USDA released its latest Crop Production and World Agricultural Supply and Demand Estimates (WASDE) reports Monday morning.
USDA trimmed its estimate of national average corn yield to 148.1 bushels per acre from the August estimate of 153 bushels per acre. That’s a slightly greater cut than the average trade estimate, at 148.8. The corn crop was pegged at 12.5 billion bushels from 84.4 million acres harvested while demand dropped off.
“The reduction is not a surprise but the severity of how quickly they are posting poor yields is. The September report indicated the U.S. corn crop would have an average yield of 148.1 bushels per acre. Just two months ago with the July report USDA had pegged the corn yield at 158.7 bushels per acre,” said Doug Tenney, with Leist Mercantile in Circleville. “Corn demand continues to be reduced as the yields have come down the past two months. With the September report, USDA reduced corn demand by 400 million bushels. Corn fed to livestock was reduced 200 million bushels, exports dropped 100 million bushels, while corn used for ethanol was down 100 million bushels. In just two months, USDA has reduced corn demand a total of 750 million bushels. Early calls following the report release had corn up 2-5 cents. Soybeans were thought to be lower, anywhere from 10-20 cents lower.”
Soybean yield raised slightly, to 41.8 bushels an acre from 41.4. However, the crop was trimmed to 3.085 billion bushels from 3.329 billion, with a harvested acreage figure of 73.8 million. This production figure was near the high end of the pre-report range and slightly above average trade expectations of 3.025 billion.
With regard to the 2011-2012 demand and ending stocks USDA reduced total use by 400 million bushels, to 12.76 billion bushels. The economists trimmed 200 million bushels from feed and residual, 100 million bushels from ethanol, and 100 million bushels from exports. Carryout dropped to 672 million from August’s 714 million bushels. The stocks-to-use ratio is 5.3%, only a touch above the record low of 5%. The estimated average price rose from $6.70 to $7.
Looking at soybean usage, crush was left unchanged, exports and residual use rose, and seed fell. Resulting ending stocks were pegged at 165 million bushels, up 10 million from august, but still 60 million bushels below old-crop ending stocks. Ending stocks-to-use is 5.2%, a level that the market is generally comfortable with. The average price estimate rose modestly from $13.50 in August to $13.65.
Counter to expectations, all-wheat ending stocks rose to 761 million bushels from August’s 671 million bushels, 33% of expected total use. USDA reduced exports 75 million bushels and food use 5 million bushels; left feed and residual use unchanged from August, at 240 million bushels, versus 133 for the 2010-11 crop year. USDA raised its average price estimate from $7.60 in August to $7.85.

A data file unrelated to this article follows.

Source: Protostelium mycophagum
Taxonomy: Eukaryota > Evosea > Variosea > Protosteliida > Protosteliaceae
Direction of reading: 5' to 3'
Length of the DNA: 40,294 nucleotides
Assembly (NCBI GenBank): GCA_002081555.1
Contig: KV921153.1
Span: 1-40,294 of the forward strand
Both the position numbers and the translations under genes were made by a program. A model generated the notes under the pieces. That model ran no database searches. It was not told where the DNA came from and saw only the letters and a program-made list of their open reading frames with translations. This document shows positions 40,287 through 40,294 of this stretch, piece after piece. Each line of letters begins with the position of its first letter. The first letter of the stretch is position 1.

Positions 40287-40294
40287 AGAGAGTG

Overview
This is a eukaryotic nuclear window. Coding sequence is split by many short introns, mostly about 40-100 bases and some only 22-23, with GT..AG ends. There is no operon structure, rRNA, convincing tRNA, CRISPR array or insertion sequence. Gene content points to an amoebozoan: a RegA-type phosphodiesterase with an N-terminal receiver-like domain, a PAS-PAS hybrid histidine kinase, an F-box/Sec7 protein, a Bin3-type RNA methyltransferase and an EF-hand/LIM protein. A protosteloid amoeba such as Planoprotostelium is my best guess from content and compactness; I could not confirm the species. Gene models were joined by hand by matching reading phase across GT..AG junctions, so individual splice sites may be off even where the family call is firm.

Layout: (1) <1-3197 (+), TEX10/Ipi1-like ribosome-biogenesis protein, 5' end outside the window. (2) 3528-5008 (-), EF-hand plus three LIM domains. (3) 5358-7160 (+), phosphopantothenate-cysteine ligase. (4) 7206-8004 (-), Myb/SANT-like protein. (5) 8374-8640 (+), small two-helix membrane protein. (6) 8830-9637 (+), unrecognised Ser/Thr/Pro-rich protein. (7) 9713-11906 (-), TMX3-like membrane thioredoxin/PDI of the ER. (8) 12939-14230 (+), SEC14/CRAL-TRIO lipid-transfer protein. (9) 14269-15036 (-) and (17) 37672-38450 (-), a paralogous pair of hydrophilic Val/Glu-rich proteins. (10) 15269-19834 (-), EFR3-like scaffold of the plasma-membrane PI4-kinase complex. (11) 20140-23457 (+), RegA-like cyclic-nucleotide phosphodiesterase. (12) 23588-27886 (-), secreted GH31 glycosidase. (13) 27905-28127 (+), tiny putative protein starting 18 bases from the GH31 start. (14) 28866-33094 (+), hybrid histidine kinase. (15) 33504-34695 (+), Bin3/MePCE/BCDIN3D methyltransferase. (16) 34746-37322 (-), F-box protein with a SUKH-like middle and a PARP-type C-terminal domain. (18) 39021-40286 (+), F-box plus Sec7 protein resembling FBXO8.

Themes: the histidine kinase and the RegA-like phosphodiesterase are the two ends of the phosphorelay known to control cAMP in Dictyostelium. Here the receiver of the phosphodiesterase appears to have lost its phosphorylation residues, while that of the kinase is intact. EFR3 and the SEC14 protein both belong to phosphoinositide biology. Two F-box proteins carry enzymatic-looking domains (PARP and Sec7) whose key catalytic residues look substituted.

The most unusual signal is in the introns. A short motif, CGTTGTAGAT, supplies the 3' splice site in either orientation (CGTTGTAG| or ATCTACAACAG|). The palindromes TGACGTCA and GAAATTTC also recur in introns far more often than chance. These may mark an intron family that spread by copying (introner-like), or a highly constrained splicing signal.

World ending stocks for corn rose from August estimates to 117.39 million metric tons (mmt), contrary to trade expectations for a reduction to 112.52 mmt. The feed category was reduced 5 mmt.
Likewise, global ending stocks of soybeans rose from 60.95 mmt in August to 62.55 mmt. China’s use — and imports — were left unchanged, at 71.6 mmt and 56.5 mmt, respectively, disappointing the trade, which was looking for increases.
Again, contrary to trade expectations, 2011-12 wheat ending stocks rose from August’s 188.87 mmt to 194.59 mmt. Increased beginning stocks and production more than offset slightly higher domestic use and almost unchanged exports.
Moving forward, the USDA may add another twist for the market in the October report.
“Adding further drama to the supply and demand picture for corn and soybeans is a potential October revision of acres due to reports by the Farm Service Agency (FSA). Preliminary reports from late August suggested both corn and soybean acres could be reduced,” Tenney said. “The corn acres could be reduced near one million acres while soybean acres could be reduced up to 300,000 acres. This is compiled from actual reports by producers to their local FSA offices across the country. Plantings were thought to be reduced from earlier estimates mainly due to wet spring weather along with flooded fields.”
This fall may set up another demand driven situation for 2012.
“Going into the 2011 crop season, it was a given that corn acres would be increased. Since last fall, all have heard how strong demand was and that it would lead to a sharp increase for corn acres,” Tenney said. “With the poor yields for 2011, reports are already surfacing that corn acres for 2012 need to again increase. Early estimates suggest we could need corn acres near 95 million acres.”